Why do some people have to ruin it for everyone else?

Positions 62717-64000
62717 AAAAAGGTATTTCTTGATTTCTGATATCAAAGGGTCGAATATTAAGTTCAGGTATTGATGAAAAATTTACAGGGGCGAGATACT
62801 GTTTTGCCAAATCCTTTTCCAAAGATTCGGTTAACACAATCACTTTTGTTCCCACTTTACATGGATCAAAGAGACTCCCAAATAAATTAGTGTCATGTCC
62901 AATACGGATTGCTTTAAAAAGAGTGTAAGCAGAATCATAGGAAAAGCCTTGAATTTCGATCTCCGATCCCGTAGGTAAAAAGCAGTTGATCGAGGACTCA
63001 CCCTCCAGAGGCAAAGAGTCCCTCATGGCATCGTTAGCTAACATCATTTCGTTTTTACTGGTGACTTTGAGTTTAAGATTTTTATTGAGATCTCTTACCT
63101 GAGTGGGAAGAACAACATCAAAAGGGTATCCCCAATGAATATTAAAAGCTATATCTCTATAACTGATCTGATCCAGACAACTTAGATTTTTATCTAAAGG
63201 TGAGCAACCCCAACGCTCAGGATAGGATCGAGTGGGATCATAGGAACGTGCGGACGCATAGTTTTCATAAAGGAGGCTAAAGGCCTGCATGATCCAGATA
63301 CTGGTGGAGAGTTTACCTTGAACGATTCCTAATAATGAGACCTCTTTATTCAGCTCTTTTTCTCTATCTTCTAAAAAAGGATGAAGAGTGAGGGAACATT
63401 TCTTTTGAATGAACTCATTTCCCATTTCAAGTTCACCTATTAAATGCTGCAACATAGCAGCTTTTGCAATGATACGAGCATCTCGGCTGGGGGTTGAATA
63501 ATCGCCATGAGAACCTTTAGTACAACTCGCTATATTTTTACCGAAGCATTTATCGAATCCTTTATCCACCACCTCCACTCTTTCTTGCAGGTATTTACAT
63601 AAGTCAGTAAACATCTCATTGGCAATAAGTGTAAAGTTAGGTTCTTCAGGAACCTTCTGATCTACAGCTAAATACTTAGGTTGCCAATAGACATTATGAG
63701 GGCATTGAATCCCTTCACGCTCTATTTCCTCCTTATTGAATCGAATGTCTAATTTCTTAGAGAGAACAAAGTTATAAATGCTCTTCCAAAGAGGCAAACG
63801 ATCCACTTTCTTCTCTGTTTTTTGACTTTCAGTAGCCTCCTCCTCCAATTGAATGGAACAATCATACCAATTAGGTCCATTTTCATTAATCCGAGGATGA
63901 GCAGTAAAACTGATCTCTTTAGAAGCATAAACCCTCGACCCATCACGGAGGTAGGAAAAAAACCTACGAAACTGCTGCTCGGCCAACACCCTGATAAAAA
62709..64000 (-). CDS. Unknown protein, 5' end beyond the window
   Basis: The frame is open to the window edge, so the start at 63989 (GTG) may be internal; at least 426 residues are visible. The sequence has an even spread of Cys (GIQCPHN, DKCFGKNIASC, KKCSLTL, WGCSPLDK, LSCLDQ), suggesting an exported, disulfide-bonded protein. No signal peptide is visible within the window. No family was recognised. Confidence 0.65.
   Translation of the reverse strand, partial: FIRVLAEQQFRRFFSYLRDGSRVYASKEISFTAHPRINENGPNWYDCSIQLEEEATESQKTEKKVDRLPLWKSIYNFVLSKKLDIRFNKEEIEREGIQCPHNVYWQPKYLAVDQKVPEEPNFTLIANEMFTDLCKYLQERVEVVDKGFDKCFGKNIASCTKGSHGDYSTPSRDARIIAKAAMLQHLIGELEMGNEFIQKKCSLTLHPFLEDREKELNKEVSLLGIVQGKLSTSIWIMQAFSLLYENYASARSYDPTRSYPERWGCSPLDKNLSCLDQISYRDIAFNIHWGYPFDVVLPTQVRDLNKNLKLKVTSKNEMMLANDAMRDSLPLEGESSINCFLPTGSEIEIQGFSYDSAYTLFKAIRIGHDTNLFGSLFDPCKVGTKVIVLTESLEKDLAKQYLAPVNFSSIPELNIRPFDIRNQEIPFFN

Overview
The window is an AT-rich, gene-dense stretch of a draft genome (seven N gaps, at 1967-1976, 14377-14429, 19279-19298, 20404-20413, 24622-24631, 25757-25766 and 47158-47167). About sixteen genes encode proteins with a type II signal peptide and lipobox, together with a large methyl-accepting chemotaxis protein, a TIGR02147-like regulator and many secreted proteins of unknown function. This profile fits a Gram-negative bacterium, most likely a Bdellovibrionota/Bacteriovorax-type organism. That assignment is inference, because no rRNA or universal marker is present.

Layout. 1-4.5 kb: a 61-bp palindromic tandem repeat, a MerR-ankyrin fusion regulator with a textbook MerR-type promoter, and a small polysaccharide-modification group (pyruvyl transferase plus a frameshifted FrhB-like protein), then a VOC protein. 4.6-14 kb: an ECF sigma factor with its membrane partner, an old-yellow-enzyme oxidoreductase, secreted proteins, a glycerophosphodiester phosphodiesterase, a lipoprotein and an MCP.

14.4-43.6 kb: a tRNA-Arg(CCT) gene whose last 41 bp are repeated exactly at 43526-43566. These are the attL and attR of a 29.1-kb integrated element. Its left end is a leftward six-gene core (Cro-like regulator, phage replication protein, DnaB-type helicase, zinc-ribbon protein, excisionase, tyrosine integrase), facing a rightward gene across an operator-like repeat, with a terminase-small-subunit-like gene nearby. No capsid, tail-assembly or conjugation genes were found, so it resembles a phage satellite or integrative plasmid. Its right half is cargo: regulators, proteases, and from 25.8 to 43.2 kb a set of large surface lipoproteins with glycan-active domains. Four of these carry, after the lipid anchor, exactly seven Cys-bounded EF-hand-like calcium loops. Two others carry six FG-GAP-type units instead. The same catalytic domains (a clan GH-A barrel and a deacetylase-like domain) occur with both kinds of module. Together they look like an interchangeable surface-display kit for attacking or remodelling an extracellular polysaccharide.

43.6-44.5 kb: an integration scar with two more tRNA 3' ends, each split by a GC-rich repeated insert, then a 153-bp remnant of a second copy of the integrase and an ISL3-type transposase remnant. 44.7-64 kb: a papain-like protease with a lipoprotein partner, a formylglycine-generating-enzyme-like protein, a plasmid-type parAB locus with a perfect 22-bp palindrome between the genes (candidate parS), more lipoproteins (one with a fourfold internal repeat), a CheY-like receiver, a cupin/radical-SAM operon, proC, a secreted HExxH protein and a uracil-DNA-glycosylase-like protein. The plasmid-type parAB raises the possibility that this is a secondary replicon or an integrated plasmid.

A day doesn’t go by without an employee claiming to one of my clients that he/she is “disabled.” The Americans with Disabilities Act has a pretty good, common sense definition of disabled. California, as usual, had to make it is so broad that virtually everyone is technically disabled. Broken leg? Yep. Bad case of the flu? Yep. Inability to get to work on time because snoring keeps you awake? Yep. A couple weeks ago an employee filed a complaint because her employer (my client) “failed to accommodate” her disability. What did they do? They provided donuts in the breakroom on Fridays. This woman claimed that she couldn’t work around donuts because she had celiac disease. The Celiac Disease Foundation defines the disease as “a serious autoimmune disorder that can occur in genetically predisposed people where the ingestion of gluten leads to damage in the small intestine.” I’m not a genius but it seems to me that the obvious “accommodation” would be: “Don’t EAT the donuts” (they don’t magically appear in one’s small intestine). I feel bad for people who are truly disabled because dumbing down the definition trivializes real disabilities and causes resentment. Disabled individuals have endured a lot to get the protections they need to work on an even playing field. We (I’m talking to you Department of Fair Employment & Housing) need to stop insulting them and their efforts by treating every trivial physical inconvenience as a disability.